The deuterostomes are split into two main groups, the Ambulacraria and the Chordata [56, 57]. Within the Ambulacraria, cytasters are especially well-studied in sea urchins, as discussed above ([15, 16, 18, 21, 58, 59] and references therein). In sea urchins, interconnected cytasters  take part in cytoplasmic rotation (cortical reorganization over 16°C) when the egg is fertilized . Cytasters are also present in other echinoderms such as starfish , sea cucumber , and sand-dollar [35, 60]. Within the chordates, available information is almost entirely restricted to amphibians and mammals. Otherwise, one of us has confirmed the presence of cytasters in the egg cortex of the teleost Danio rerio, the zebrafish (MS personal observation). In the amphibian Cynops (a newt), the cytasters are distributed around the whole unfertilized egg cortex, and form a coarse microtubule network in parallel array, except around the meiotic spindle at the animal pole (cytoplasm is restricted to the animal pole, because of the high yolk content at the vegetal pole; ). This parallel array correlates with the direction of cortical rotation. Cytoplasmic asters also have been described in the oogenesis of the salamander Triturus viridescens and several anurans (see Additional file 1), related to cortical and germ plasm movements [11, 12, 27, 62–65].
In mammals, as expected, the cytasters surround the cortex of the unfertilized egg [22, 47, 66–69] and are independent of the sperm derived-centrosome. Cytasters have been described in the oocytes of human , pig [43, 71], rabbit , opossum  and marsupial rat . Observations in marsupials are especially interesting, since this lineage diverged early within mammals. The Glires (mouse and rabbit) deserve special attention because they are derived: their cytasters do not contain mature centrioles. Rather, the nuclear vesicles (multivesicular aggregates) have been observed to contain CPBs surrounded by pericentriolar matrix [40–42]. The absence of a mature centriole has led to the description of these cytasters as acentriolar [19, 74], but it must be kept in mind that CPB can also organize microtubule polymerization (even in absence of pericentriolar matrix ). Navara  reported that no cytasters are present in the cow. If this is not an artifact, and the cow is really lacking cytoskeletal organizers in the cortical cytoplasm, this would represent a secondary loss of cytasters in evolution: Phylogenetically, the cow is firmly nested within mammals that do have cytasters.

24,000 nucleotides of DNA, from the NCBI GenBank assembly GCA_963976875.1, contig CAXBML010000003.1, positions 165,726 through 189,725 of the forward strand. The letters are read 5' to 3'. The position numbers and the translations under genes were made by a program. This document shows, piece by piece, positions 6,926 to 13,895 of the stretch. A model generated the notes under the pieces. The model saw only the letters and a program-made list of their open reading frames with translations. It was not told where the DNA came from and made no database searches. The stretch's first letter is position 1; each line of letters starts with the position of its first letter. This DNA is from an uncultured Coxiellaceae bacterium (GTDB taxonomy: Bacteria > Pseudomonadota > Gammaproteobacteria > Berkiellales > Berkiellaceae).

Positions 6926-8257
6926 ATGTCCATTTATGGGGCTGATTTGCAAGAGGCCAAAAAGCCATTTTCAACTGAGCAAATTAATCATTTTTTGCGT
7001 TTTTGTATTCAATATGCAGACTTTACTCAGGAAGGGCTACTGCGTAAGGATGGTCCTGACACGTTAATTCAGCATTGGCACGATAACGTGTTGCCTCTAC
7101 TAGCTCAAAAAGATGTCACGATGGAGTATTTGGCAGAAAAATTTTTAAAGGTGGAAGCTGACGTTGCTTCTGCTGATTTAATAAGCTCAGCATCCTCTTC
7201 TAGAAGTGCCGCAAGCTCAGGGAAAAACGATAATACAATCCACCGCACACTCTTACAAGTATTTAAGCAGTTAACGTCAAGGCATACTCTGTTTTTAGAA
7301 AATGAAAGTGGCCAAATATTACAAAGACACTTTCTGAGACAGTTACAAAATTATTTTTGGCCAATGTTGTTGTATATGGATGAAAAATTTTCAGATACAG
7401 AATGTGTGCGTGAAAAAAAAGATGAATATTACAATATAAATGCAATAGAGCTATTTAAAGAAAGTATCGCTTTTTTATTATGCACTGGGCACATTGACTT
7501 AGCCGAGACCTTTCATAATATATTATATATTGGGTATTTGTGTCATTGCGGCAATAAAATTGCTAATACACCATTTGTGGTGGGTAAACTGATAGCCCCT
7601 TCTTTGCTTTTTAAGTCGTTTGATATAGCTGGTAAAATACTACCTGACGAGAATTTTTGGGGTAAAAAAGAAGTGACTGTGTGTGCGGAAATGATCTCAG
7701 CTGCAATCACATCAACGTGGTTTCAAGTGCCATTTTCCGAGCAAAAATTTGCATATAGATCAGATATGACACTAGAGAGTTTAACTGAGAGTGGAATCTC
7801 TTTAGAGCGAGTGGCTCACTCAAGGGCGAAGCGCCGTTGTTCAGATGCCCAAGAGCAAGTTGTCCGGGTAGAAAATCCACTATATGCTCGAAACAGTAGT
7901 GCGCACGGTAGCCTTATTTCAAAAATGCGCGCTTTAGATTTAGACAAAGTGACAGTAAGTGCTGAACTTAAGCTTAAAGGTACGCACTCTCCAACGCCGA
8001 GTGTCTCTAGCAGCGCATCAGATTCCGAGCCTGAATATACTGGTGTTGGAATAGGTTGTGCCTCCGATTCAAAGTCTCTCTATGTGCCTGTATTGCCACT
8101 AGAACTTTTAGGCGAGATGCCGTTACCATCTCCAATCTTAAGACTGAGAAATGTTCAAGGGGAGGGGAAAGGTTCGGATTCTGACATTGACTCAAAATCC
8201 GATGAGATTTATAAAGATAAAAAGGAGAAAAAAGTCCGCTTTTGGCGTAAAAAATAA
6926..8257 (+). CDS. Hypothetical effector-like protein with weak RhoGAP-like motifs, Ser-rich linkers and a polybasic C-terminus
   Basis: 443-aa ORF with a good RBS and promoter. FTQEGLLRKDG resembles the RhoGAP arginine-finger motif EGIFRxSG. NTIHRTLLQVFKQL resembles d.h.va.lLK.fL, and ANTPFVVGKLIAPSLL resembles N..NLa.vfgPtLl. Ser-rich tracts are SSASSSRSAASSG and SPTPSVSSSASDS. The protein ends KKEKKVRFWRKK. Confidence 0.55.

Cytasters in absence of the centrosome: a common role throughout Bilateria
In the early development of Bilateria, the centriole of the sperm provides the centrosome, which drives the migration, encounter, and fusion of the sperm and egg pronuclei as well as the early cycles of cell division. However, in some cases where the sperm-derived centrosome is absent, these functions are carried out by cytasters. As we have described above, the Glires differ from other mammals because their cytasters do not have mature centrioles (see above). Glires are also derived in that the oocyte has no centriole , and there is no sperm-derived centrosome in the fertilized egg. In the absence of a sperm-derived centriole to form the centrosome, the only comparable organizers are cytasters, which take over its function in guiding the migration of the pronuclei towards the center of the egg . Cytasters in Glires also organize and form the mitotic spindle, allowing the cell cycles of early mouse development [19, 22, 67–69, 74, 76] in the absence of a centrosome. Subsequently, at the blastocyst stage, in each cell a cytaster develops into a mature centriole and becomes a centrosome ([19, 40, 42] and references therein). This demonstrates that despite being described as acentriolar, the cytasters of Glires can be functional as cytoplasmic organizers and have the potential to become the centrosome. The functional takeover of centrosomal functions by cytasters has also been repeatedly observed in several bilaterian phyla in cases in which the sperm-derived centrosome may be absent yet development proceeds. This is the case for many Hexapoda that present natural parthenogenesis [17, 23–25, 53, 54] and is also true for experimentally induced parthenogenesis in eggs of the Vericrustacean Artemia salina. In sea urchin and sand dollar, when eggs are artificially activated (without fertilization), the cytasters form a structure resembling a mitotic spindle (bipolar but without asters; ) and development proceeds parthenogenetically [35, 37]. Cytasters also take over the function of early cell divisions when parthenogenesis is artificially induced in the pig and rabbit [42, 43]. In the salamander Triturus, in experiments on androgenic development, eggs are fertilized in the absence of the sperm-derived centrosome, so cytasters must organize the early cell divisions . In all the cases mentioned above, cortical reorganization and cell divisions proceed normally, in the absence of a sperm-derived centrosome. This demonstrates that cytasters can organize and move cytoplasmic components much like a centrosome, which supports the strong inference that cytasters are crucial for the reorganization of cortical cytoplasm and axis establishment. A potential for replacing centrosomal functions in early development, and a capacity to eventually become centrosomes, is another specific trait of cytasters that is ubiquitous across distantly related bilaterian phyla (see Additional file 1).